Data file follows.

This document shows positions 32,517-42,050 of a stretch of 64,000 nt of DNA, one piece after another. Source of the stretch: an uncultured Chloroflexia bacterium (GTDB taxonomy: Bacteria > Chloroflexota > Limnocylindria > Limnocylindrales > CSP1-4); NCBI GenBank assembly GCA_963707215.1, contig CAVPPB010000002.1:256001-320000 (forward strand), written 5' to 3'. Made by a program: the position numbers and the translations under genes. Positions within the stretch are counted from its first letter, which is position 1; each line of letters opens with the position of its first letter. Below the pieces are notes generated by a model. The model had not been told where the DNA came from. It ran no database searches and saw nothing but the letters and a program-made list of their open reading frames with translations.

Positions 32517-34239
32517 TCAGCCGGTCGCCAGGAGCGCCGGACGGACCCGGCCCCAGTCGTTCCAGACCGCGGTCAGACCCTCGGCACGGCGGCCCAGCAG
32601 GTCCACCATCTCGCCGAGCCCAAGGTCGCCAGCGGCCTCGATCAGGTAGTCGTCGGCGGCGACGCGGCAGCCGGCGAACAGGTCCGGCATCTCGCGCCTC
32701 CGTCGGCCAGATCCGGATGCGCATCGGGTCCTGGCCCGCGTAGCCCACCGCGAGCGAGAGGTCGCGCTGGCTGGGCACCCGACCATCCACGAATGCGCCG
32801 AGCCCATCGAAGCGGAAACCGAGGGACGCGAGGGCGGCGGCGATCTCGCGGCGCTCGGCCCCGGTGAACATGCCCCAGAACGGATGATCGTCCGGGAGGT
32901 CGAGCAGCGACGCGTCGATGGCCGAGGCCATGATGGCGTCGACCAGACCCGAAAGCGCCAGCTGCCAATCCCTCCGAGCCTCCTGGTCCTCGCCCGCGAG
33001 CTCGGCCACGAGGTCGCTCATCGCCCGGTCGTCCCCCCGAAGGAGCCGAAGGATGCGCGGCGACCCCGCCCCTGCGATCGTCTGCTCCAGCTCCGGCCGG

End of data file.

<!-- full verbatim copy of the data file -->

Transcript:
This document shows positions 32,517-42,050 of a stretch of 64,000 nt of DNA, one piece after another. Source of the stretch: an uncultured Chloroflexia bacterium (GTDB taxonomy: Bacteria > Chloroflexota > Limnocylindria > Limnocylindrales > CSP1-4); NCBI GenBank assembly GCA_963707215.1, contig CAVPPB010000002.1:256001-320000 (forward strand), written 5' to 3'. Made by a program: the position numbers and the translations under genes. Positions within the stretch are counted from its first letter, which is position 1; each line of letters opens with the position of its first letter. Below the pieces are notes generated by a model. The model had not been told where the DNA came from. It ran no database searches and saw nothing but the letters and a program-made list of their open reading frames with translations.

Positions 32517-34239
32517 TCAGCCGGTCGCCAGGAGCGCCGGACGGACCCGGCCCCAGTCGTTCCAGACCGCGGTCAGACCCTCGGCACGGCGGCCCAGCAG
32601 GTCCACCATCTCGCCGAGCCCAAGGTCGCCAGCGGCCTCGATCAGGTAGTCGTCGGCGGCGACGCGGCAGCCGGCGAACAGGTCCGGCATCTCGCGCCTC
32701 CGTCGGCCAGATCCGGATGCGCATCGGGTCCTGGCCCGCGTAGCCCACCGCGAGCGAGAGGTCGCGCTGGCTGGGCACCCGACCATCCACGAATGCGCCG
32801 AGCCCATCGAAGCGGAAACCGAGGGACGCGAGGGCGGCGGCGATCTCGCGGCGCTCGGCCCCGGTGAACATGCCCCAGAACGGATGATCGTCCGGGAGGT
32901 CGAGCAGCGACGCGTCGATGGCCGAGGCCATGATGGCGTCGACCAGACCCGAAAGCGCCAGCTGCCAATCCCTCCGAGCCTCCTGGTCCTCGCCCGCGAG
33001 CTCGGCCACGAGGTCGCTCATCGCCCGGTCGTCCCCCCGAAGGAGCCGAAGGATGCGCGGCGACCCCGCCCCTGCGATCGTCTGCTCCAGCTCCGGCCGG